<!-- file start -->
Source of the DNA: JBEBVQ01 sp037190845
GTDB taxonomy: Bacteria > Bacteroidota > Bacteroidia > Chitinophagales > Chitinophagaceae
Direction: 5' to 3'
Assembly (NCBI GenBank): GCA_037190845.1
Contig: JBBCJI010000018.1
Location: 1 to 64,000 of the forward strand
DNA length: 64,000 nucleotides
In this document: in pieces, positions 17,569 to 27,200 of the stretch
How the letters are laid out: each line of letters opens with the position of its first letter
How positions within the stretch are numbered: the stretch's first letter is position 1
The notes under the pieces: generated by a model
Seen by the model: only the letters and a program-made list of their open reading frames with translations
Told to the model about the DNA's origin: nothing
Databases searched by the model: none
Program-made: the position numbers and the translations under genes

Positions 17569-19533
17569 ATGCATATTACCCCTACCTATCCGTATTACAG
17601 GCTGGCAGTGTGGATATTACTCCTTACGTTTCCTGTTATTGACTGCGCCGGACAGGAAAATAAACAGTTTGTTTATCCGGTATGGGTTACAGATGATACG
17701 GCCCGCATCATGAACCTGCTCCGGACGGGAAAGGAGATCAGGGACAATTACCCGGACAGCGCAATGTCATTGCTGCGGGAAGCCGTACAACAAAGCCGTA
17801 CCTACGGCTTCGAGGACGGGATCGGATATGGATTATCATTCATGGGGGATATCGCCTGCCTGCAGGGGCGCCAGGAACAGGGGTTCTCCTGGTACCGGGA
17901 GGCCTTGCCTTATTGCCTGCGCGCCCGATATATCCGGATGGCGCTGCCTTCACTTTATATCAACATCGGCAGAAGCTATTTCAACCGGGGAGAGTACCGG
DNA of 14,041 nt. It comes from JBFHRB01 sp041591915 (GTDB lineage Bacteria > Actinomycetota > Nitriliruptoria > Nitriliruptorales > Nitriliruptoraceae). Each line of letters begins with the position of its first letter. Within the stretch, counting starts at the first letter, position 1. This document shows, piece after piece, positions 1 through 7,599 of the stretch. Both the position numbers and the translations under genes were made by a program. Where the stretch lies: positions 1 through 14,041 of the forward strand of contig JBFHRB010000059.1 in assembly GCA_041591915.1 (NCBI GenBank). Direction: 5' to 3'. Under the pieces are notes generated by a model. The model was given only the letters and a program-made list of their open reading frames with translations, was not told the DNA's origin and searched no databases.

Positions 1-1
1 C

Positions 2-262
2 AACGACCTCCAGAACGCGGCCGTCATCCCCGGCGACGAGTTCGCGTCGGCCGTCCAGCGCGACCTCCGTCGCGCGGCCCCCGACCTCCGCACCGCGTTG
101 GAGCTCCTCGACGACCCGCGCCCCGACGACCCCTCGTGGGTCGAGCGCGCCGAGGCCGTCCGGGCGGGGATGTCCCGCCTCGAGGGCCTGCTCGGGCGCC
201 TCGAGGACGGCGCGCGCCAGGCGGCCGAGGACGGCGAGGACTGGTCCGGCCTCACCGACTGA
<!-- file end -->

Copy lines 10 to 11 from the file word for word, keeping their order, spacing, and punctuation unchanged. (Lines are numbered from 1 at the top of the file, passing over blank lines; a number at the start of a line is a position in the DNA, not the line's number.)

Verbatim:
How positions within the stretch are numbered: the stretch's first letter is position 1
The notes under the pieces: generated by a model